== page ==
Nelson found that some reports are available at http://naca.central.cranfield.ac.uk/ which is an archive of some NASA information that Nelson helped establish after NASA websites were taken down after September 11, 2001. He notes that the removal of information from NASA servers at that time “made it clear to me that NASA information was too important to be left on *.nasa.gov computers.” He found more data at the Internet Archive’s “NASA Technical Documents” collection: http://archive.org/details/nasa_techdocs and in Mark Phillips’ NACA collection at http://digital.library.unt.edu/explore/collections/NACA/.
Nelson draws some conclusions from all this [emphasis added]:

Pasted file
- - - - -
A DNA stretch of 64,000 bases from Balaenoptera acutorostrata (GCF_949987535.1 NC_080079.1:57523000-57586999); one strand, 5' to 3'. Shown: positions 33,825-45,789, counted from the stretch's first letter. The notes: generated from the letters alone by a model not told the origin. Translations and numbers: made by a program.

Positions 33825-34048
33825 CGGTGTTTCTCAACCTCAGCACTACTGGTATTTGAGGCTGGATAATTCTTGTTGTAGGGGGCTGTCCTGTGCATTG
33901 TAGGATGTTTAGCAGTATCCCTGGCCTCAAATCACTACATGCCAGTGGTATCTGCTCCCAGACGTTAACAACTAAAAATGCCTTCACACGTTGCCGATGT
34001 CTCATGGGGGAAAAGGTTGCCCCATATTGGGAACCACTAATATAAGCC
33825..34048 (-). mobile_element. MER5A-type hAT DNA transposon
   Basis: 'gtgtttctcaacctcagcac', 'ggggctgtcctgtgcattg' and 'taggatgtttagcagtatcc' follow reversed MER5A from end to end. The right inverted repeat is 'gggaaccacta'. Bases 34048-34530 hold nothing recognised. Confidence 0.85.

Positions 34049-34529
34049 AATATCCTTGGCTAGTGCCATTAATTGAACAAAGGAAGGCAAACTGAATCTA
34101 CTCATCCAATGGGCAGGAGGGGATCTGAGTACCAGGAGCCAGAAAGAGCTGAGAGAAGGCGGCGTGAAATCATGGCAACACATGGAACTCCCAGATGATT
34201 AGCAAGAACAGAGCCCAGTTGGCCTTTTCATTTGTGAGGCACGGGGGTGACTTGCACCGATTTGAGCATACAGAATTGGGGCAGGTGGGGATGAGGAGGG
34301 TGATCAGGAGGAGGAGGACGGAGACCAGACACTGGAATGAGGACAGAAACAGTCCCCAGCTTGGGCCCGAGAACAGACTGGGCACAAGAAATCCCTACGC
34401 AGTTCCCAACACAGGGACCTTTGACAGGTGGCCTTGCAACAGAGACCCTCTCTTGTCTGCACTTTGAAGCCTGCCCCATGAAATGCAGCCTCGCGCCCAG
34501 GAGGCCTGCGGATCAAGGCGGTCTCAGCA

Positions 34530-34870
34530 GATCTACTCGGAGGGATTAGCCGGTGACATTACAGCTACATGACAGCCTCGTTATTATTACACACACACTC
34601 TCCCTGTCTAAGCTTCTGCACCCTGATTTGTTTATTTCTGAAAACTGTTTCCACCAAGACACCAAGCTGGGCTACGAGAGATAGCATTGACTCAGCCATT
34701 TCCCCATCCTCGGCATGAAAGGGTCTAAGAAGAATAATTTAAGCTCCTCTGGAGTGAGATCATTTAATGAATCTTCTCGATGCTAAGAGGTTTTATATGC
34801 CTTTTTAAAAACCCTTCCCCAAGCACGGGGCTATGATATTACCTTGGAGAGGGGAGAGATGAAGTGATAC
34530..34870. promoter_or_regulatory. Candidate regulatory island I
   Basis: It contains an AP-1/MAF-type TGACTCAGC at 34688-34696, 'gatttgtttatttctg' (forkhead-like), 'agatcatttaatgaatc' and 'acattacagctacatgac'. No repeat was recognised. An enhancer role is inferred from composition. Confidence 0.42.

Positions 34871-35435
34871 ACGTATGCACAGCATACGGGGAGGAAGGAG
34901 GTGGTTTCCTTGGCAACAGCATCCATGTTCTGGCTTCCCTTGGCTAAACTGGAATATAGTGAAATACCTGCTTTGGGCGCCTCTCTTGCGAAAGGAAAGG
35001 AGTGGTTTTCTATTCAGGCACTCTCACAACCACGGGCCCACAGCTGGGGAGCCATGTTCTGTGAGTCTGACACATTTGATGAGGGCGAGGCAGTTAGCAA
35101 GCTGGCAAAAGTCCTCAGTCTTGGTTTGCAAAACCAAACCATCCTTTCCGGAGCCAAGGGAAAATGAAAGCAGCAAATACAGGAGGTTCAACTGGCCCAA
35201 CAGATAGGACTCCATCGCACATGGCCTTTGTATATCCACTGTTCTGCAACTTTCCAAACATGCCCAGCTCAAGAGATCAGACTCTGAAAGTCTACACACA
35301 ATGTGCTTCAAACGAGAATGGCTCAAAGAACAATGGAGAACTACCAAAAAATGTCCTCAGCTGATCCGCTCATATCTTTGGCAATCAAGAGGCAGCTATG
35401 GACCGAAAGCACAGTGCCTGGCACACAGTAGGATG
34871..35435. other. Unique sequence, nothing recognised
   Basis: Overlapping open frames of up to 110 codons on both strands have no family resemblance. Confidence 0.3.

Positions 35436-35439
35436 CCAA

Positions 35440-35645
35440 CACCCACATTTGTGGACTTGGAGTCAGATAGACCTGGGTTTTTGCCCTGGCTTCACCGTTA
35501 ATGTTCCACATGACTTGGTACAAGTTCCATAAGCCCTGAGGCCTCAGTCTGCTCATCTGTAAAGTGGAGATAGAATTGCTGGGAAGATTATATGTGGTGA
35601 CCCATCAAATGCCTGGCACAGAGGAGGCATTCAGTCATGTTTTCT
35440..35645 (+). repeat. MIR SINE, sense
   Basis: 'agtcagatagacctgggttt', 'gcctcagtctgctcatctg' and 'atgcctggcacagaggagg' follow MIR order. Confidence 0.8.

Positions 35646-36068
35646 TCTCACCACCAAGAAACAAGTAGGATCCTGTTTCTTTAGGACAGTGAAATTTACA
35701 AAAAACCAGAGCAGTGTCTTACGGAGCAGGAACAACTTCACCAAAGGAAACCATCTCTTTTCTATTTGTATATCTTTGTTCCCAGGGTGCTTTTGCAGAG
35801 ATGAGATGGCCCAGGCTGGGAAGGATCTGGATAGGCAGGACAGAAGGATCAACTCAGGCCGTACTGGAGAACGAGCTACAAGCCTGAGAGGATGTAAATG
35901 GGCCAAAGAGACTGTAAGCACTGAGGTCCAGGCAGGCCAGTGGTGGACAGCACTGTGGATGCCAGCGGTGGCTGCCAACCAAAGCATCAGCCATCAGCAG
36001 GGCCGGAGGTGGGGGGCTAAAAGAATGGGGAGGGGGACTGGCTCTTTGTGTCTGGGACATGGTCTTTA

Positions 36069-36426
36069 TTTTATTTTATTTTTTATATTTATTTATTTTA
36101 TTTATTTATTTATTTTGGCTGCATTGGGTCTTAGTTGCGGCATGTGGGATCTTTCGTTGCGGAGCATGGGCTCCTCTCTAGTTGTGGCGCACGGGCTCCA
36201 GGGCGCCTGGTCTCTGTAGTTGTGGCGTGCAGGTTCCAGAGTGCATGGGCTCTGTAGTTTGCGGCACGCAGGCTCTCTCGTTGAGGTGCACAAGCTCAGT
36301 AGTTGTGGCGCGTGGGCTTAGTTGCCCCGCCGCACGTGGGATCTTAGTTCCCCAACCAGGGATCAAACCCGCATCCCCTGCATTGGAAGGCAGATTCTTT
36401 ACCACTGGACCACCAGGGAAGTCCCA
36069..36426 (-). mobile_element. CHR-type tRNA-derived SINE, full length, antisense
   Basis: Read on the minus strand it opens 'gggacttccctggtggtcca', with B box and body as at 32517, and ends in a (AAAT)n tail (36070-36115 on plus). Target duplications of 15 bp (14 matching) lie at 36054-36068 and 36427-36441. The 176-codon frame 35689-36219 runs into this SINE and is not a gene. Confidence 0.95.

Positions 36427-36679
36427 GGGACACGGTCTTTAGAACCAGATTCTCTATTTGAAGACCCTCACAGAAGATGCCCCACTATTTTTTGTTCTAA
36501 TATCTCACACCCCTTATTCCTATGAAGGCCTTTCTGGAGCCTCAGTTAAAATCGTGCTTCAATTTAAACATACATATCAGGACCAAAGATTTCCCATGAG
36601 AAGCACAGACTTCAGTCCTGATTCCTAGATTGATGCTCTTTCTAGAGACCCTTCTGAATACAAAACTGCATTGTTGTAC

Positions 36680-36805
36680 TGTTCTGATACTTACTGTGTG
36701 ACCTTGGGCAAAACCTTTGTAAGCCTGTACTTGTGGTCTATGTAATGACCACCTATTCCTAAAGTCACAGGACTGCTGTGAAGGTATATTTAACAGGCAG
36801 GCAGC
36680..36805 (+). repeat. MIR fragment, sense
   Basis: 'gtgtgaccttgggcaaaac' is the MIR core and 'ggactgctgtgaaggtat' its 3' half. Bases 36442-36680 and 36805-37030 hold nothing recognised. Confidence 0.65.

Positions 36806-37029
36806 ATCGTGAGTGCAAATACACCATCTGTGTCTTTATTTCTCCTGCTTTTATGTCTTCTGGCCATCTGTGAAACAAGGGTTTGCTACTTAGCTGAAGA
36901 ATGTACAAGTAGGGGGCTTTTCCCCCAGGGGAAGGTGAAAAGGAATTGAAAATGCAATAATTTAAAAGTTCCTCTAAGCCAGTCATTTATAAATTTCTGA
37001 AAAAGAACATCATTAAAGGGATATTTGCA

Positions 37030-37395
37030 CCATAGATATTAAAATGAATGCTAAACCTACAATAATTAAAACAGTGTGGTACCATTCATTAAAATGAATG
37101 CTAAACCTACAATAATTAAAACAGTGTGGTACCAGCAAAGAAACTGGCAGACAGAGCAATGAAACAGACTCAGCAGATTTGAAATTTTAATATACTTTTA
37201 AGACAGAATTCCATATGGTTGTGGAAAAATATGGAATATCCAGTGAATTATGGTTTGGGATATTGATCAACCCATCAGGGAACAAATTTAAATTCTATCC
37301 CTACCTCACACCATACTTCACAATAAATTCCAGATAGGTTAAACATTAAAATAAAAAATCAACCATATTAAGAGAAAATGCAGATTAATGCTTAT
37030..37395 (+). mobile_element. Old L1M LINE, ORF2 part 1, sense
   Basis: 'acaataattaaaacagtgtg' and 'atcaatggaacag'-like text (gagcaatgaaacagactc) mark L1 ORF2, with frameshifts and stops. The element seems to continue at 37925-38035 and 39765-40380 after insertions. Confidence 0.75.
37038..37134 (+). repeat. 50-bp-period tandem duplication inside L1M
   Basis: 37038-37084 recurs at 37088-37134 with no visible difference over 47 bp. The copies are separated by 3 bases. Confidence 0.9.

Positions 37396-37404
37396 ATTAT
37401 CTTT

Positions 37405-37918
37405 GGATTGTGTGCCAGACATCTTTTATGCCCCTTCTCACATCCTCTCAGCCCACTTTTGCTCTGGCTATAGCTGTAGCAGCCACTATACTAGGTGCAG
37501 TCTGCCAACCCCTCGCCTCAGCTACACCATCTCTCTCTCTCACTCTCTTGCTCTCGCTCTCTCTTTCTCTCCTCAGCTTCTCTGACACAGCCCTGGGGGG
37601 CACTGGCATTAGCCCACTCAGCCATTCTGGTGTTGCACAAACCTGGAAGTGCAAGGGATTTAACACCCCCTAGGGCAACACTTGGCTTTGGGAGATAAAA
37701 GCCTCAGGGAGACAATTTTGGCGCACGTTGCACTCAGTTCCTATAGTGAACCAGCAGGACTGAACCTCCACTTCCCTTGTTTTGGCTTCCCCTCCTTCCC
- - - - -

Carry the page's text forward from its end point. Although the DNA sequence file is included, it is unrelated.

…it is events like this that demonstrate the value of copying by-value and not just by-reference.
In other words, pointing to web sites is much less valuable and much more fragile than acquiring copies of digital information and building digital collections that you control. The OAIS reference model for long term preservation makes this a requirement, saying that an organization that intends to provide information to its user community for the long-term, must “Obtain sufficient control of the information provided to the level needed to ensure Long-Term Preservation.” Pointing to a web page or PDF at nasa.gov is not obtaining any control.
He also makes a distinction between those things that are saved because of their popularity and things that will not be saved unless special care is taken to preserve them: